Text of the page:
The program, which is run in conjunction with the New Jersey Department of Agriculture, is designed to teach kids business and people skills, while marketing food items grown on New Jersey farms.
Each July the farm stand opens for business, as part of the Youth Farm Stand Program, a cooperative effort between Bayonne High School and the Bayonne Faith Based Center.
New Jersey earned its nickname as "The Garden State" for innovations in farming, which were developed in the years following the American Revolution. As testimony to this program, Rutgers University added a School of Farming to its campus. Later, the State Agricultural Experiment Station was opened in New Brunswick, where farmers could learn the best ways of raising animals and crops. At its peak of success just after World War II, New Jersey farmers had a greater income per acre than any other state, part of this due to its specializing in particular crops. Income for farm workers also was among the highest in New Jersey because of the skills required in using more advanced farming machinery. Although farms in Hudson County began to fade in the 1940s with many of the farms closing in places like Secaucus in the 1950s, New Jersey's farming community remained a viable industry until the late 1980s, when development encroached on many traditional farming communities. In reaction, the state enacted Smart Growth legislation that has helped curb new growth in many parts of the state and encouraged the redevelopment of blighted industrial areas instead.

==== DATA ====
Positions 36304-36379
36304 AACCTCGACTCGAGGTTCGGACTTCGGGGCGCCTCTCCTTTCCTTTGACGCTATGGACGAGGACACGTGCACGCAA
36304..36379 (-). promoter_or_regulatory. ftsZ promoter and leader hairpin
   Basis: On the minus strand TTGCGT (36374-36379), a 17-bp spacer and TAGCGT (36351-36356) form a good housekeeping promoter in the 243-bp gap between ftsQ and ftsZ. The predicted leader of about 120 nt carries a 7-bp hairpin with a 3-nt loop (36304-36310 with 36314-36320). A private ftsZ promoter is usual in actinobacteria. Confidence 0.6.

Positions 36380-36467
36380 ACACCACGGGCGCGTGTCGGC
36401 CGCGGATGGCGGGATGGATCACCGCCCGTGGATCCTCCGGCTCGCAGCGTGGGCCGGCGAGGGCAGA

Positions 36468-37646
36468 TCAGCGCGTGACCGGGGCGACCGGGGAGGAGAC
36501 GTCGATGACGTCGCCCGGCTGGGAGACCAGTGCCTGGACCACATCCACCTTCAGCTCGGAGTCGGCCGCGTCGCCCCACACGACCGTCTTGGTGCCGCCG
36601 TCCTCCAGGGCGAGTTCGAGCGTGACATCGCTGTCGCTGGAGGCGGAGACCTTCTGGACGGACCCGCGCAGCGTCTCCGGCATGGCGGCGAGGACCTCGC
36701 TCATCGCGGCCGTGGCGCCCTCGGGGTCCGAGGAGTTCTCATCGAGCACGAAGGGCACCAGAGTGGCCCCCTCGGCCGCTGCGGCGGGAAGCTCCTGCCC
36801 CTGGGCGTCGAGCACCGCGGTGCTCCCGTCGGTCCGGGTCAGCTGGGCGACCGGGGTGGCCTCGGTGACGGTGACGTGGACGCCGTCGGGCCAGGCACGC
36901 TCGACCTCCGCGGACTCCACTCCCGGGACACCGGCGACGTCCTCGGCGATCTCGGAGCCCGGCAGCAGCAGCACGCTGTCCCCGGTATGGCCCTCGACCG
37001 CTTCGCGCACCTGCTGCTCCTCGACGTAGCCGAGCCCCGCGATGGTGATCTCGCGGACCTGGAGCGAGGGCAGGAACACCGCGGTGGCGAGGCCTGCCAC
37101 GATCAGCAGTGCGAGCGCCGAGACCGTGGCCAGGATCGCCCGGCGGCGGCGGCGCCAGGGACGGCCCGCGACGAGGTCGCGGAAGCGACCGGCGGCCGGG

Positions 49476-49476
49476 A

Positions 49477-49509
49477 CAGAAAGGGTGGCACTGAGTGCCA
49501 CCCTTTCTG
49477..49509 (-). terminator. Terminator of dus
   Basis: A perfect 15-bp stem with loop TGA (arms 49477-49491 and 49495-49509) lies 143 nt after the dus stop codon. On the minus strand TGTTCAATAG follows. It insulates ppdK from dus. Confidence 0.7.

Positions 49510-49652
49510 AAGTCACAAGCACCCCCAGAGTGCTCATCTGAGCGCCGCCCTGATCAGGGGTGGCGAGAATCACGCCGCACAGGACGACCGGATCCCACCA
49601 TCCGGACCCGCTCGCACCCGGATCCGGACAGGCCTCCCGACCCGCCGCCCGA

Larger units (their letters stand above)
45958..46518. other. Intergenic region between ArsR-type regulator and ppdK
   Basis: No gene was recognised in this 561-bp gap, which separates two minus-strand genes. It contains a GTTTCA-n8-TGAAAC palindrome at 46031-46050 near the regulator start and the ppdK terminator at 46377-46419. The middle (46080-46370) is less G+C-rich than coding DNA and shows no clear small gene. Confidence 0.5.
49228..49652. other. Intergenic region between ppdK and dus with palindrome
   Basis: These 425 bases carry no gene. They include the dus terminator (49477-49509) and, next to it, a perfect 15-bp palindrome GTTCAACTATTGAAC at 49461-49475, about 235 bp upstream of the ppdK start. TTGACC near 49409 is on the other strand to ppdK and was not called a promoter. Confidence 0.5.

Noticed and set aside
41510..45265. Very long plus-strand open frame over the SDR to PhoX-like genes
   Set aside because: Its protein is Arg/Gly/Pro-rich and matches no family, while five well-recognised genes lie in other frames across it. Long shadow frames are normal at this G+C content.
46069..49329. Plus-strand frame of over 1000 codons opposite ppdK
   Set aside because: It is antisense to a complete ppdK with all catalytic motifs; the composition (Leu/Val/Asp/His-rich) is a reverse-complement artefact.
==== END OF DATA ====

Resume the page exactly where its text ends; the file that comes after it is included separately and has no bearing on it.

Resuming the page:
While New Jersey is no longer a leader in raising poultry as it was as late as 1965, its still has significant farm products, such as tomato, cranberry, blueberry and dairy products.
The stand, located on the corner of 26th Street and Avenue C, is open Monday through Friday from 10 a.m. to 4 p.m. Students sell corn, peaches and other items that have been purchased from New Jersey farmers. The farm stand, in its own way, helps maintain New Jersey's farming tradition.
Many of the senior citizens - and even some of their adult children - could remember a time when farm stands like the one in front of City Hall were common sights along the state's highways, where baskets and cartons of fresh produce could be procured. Many families stopped at these on the way back from the Jersey Shore.
Maggie Gad, one of the students involved in this year's program, said senior citizens frequently mentioned these stands when coming to shop at the one in front of City Hall.
While older residents may see the stand as a nostalgic blast from the past, for students like Gad, this is both a summer job and an education.
"It's an amazing experience," Gad said.
Since this is her first year involved with the program, each aspect is new to her, she said, although she finds working with the team of teachers and students rewarding.
"Sometimes people stop by and tell some interesting stories," she said, calling the job both an education in social studies and local history. "I also get the meet people from Bayonne that I wouldn't get to meet otherwise."
Teacher Chris Wolfer, who was involved in the program last year, said that for some of the students involved, this was a new experience.
Students apply for a summer job at the stand, and in the process get an education about marketing. More importantly, they learn how to deal with customers in face-to-face interactions.
The program works with the city's Office on Aging, and seniors get discounts on their purchases. The program also accepts vouchers under the state's special supplemental nutrition program, Women, Infants and Children (WIC).
The Bayonne program is based on a statewide initiative that began in 1994 by Cook College at Rutgers University, in an effort to promote the state's farming industry and to help young people become familiar with many facets of business and finance that go into operating a small retail center.